George Lindbeck argues that religious language be conceived cultural-linguistically, as a framework within which those who know and understand the language operate. He writes “Like a culture or language, it is a communal phenomenon that shapes the subjectivities of individuals rather than being primarily a manifestation of those subjectivities.”[16] Thus, any approach to Scripture is automatically mitigated by the community rather than an objective criterion that is not actually there. Doctrine then, according to Lindbeck, is what is communally authoritative “essential to the identity or welfare of the group in question. [. . .] [T]hey indicate what constitutes faithful adherence to a community.”[17] There will most likely be at least two objections at this point on the part of conservative Evangelical theologians; namely, how can one speak with authority regarding doctrine, and how does one determine validity of competing doctrinal or religious claims?

To answer the first objection, we must remove the notion of relativism from the conversation. The appeal to relativism in light of what has been said about knowledge and the meaning of language is certainly understandable. If we can have no objective foundation and if language does not directly refer to reality, then what is to stop anyone from claiming justification for anything he or she desires? How could we argue against a claim that is clearly erroneous when we cannot be absolutely sure that our own claims are not? Relativism, however, is a self-refuting proposition, for one can never claim that relativism itself constitutes the actual, true state of affairs without contradiction. Given this, we must no long understand justification of belief as “a once-and-for-all yes-or-no achievement but [rather as] an ongoing task of any who have convictions. That task includes attempts to meet current objections and to present evidence to show that the conditions for happiness of one’s convictional speech can be satisfied.”[18] This notion of “convictions” as developed by James McClendon and James Smith informs how we can speak authoritatively about doctrine. A conviction is a belief that will not be easily relinquished and is such that if it were to be relinquished, that act would render the person or community holding it significantly different.[19] Understanding the authority of doctrine as conviction is certainly adequate—what could be more authoritative than a belief that, if removed, would drastically alter the person or community who held it in lieu of objectively derived beliefs? Indeed, convictions are what Evangelicals do hold when they speak of the authority of Scripture. The problem comes in the inability to see those convictions as contingent and the justification for said convictions as dynamic rather than static. The justification of a conviction does not need to be absolutely decided because it is the conviction itself that constitutes the authority of a doctrine as long as said conviction is considered to be “happy.”[20]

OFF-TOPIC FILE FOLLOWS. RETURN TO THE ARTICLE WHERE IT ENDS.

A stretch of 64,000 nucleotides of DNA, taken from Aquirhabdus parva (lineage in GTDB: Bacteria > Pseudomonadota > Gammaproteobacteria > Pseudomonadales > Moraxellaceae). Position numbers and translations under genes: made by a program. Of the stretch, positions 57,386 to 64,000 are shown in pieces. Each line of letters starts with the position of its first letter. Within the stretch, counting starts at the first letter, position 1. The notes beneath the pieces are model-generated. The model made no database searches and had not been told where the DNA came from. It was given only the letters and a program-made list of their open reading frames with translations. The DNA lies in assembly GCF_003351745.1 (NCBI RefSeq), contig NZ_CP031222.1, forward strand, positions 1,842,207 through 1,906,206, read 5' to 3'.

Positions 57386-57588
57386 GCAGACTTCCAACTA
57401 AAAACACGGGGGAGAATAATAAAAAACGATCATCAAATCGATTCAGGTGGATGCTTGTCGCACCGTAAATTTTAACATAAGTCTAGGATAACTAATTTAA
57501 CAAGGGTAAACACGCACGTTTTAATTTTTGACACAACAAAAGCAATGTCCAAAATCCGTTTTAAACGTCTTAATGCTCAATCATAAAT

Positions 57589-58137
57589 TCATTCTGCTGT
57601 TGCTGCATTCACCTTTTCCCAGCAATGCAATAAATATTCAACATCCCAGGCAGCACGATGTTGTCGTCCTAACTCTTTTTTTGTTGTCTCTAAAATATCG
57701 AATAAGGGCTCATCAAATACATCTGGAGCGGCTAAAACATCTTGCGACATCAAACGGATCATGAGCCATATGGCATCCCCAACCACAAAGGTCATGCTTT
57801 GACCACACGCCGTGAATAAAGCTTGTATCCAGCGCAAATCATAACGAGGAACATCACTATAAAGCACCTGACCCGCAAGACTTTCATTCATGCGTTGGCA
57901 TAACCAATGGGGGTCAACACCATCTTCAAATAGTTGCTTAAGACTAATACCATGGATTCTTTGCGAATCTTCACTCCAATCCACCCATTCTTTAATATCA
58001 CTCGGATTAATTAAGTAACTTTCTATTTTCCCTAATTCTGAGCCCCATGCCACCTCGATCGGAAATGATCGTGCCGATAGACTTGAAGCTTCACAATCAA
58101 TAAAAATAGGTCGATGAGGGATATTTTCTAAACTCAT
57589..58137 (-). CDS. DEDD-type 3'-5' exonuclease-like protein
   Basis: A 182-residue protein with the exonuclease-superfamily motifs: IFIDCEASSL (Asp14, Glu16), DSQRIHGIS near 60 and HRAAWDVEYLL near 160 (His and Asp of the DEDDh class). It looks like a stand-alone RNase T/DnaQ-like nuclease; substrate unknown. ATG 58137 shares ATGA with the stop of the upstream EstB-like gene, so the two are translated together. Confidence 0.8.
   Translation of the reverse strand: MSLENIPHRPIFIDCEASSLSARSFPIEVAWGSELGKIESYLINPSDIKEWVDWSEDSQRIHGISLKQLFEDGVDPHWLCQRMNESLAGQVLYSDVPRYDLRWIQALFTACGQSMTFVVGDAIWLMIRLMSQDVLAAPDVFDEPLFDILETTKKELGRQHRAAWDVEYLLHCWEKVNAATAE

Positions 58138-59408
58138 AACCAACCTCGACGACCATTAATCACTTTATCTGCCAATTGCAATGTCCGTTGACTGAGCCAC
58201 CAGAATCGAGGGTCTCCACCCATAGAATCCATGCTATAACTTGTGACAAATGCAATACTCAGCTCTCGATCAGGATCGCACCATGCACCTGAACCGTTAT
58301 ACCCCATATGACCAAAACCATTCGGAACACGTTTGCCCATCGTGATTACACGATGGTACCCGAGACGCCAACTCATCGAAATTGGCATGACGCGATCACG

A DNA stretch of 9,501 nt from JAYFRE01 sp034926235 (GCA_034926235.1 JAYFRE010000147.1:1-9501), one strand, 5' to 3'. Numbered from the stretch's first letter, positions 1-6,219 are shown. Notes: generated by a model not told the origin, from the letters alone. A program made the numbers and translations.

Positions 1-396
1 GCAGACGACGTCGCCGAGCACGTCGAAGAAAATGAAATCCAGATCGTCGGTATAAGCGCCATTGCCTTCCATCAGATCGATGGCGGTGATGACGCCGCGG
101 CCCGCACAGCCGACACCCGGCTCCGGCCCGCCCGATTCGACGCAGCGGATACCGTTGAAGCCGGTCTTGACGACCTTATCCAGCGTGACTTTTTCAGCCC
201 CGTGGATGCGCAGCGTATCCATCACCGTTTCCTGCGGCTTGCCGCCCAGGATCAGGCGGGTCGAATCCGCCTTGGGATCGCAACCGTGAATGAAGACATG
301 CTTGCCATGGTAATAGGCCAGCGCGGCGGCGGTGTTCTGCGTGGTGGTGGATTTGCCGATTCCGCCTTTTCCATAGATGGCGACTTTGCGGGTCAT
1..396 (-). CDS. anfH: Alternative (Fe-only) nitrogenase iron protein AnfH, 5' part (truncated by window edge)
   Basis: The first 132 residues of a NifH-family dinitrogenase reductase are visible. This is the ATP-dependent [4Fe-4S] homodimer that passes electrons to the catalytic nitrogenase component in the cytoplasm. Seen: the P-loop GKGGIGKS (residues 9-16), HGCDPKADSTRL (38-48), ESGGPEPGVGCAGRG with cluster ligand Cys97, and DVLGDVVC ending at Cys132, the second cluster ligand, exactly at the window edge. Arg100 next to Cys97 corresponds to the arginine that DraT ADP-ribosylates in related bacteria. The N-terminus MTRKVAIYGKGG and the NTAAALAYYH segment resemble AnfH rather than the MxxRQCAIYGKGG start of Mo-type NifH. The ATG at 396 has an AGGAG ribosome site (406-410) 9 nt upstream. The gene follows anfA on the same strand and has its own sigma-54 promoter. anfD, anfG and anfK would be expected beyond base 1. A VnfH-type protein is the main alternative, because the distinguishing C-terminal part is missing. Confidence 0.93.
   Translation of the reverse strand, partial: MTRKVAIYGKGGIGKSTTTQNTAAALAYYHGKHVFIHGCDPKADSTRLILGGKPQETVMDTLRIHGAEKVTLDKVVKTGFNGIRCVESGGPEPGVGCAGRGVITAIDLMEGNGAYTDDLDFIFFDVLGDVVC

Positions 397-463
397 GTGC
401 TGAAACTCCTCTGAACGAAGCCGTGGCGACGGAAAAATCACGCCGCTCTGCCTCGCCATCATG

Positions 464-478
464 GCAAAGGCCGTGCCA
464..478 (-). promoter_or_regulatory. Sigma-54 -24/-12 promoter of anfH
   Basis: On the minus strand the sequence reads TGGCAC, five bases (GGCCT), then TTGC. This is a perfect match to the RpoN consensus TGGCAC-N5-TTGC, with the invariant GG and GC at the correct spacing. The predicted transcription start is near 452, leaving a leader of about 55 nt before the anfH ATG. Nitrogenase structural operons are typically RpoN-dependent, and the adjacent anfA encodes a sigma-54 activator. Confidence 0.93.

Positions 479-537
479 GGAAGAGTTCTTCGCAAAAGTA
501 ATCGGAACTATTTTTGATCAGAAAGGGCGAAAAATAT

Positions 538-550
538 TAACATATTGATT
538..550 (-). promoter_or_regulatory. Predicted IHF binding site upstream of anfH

In response to the second objection, of determining the validity of competing truth claims, we must turn to Alasdair MacIntyre and the notion of competing traditions through a return to virtue in his ethics. MacIntyre begins with the concept of practice, which is:

[A]ny coherent and complex form of socially established cooperative human activity through which goods internal to that form of activity are realized in the course of trying to achieve those standards of excellence which are appropriate to, and partially definitive of, that form of activity, with the result that human powers to achieve excellence, and human conceptions of the ends and goods involved, are systematically extended.[21]

Religious practices viz. the disciplines found within a religion constitute practices as defined here. Murphy writes with regard to virtue that “Human qualities required for successful participation in practices are candidates for virtues [. . .] before one can call a quality a virtue, one must see how it and the practice it supports contribute to an individual’s life story from birth to death.”[22] In order to make such a judgment, one must turn to the tradition of the individual in question because traditions are teleological. Thus, one can judge against the telos of a tradition, whether or not someone possesses virtuous qualities. Competing doctrines within a tradition (assuming that we are not calling the whole of Christianity a single tradition for our present purposes) can be evaluated in much the same way by attempting to judge whether or not a doctrine helps us achieve our teleological purposes.[23]